Tuesday, August 28, 2007

Charles Simic's "Paradise Motel"/Meet the New Boss

Halvard Johnson recently sent this poem out to this lucky recipient. Charles Simic has recently been appointed the new U.S. Poet Laureate. I've found Simic's work to be an intriguing translation of Eastern European surrealist modes to a quirky (and sometimes purposefully oddball) American free verse vernacular. Like most poets with so many books, Simic has his misses. But this poem, beginning in death and ending in color, dramatizes the scary way in which we move from mass death to aestheticism, despite our best attempts.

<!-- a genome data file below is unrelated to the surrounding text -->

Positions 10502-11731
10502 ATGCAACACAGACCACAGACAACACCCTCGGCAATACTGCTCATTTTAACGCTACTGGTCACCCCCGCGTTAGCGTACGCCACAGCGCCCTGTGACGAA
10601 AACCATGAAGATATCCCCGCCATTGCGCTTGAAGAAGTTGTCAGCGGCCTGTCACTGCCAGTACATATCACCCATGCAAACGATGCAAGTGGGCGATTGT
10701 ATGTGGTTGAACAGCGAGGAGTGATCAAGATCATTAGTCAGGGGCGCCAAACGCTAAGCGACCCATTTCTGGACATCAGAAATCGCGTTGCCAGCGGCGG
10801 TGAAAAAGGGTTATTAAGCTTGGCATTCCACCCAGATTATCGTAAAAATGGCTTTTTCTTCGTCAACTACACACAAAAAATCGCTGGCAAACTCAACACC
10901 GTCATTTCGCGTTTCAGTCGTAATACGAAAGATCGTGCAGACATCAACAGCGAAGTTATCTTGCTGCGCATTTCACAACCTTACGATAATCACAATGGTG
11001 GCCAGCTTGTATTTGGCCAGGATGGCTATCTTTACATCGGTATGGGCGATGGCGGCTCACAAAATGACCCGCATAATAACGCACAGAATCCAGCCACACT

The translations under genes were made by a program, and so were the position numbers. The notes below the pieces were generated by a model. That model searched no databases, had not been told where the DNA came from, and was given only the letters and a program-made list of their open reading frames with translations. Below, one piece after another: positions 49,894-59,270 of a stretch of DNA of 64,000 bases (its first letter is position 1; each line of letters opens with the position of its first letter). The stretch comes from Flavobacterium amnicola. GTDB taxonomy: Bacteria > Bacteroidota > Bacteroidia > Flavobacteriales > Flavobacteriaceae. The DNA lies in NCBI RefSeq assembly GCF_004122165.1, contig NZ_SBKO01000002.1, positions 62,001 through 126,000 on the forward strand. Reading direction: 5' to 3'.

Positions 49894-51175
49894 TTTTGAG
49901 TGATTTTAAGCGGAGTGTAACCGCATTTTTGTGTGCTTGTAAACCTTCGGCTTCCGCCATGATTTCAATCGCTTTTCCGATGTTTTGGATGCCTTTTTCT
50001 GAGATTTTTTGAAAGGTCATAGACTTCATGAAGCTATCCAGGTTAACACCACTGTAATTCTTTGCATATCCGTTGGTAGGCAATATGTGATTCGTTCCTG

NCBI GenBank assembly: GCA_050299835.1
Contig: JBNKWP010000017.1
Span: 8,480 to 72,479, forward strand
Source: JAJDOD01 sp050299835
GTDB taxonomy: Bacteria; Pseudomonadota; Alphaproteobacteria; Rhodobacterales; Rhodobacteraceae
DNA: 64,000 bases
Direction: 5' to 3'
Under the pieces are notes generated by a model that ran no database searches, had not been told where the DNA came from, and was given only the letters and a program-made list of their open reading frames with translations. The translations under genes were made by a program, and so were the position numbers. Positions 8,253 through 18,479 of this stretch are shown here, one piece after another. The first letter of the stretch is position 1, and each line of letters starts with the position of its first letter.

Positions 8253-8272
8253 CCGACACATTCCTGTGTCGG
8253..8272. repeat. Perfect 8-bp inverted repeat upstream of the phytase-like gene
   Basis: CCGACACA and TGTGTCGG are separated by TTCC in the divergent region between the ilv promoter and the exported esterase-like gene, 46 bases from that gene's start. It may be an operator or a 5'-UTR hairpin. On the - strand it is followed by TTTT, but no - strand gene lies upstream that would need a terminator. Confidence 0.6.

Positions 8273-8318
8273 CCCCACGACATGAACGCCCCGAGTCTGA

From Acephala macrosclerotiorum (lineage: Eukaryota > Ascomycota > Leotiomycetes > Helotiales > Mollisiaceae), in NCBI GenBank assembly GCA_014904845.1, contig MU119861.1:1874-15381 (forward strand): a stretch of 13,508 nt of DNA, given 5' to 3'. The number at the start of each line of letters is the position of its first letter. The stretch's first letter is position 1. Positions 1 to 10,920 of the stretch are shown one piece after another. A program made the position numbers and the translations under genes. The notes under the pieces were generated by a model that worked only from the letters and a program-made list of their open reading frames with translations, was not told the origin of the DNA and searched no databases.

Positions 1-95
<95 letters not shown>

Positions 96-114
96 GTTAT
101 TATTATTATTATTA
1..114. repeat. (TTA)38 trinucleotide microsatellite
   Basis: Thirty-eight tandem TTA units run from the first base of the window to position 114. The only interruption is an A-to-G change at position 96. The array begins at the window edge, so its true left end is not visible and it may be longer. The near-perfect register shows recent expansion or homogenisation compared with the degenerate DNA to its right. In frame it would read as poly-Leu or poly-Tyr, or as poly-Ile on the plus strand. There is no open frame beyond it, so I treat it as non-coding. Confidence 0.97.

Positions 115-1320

Paradise Motel

Millions were dead; everybody was innocent.
I stayed in my room. The President
Spoke of war as of a magic love potion.
My eyes were opened in astonishment.
In a mirror my face appeared to me
Like a twice-canceled postage stamp.

I lived well, but life was awful.
there were so many soldiers that day,
So many refugees crowding the roads.
Naturally, they all vanished
With a touch of the hand.
History licked the corners of its bloody mouth.
On the pay channel, a man and a woman
Were trading hungry kisses and tearing off
Each other's clothes while I looked on
With the sound off and the room dark
Except for the screen where the color
Had too much red in it, too much pink.

--Charles Simic

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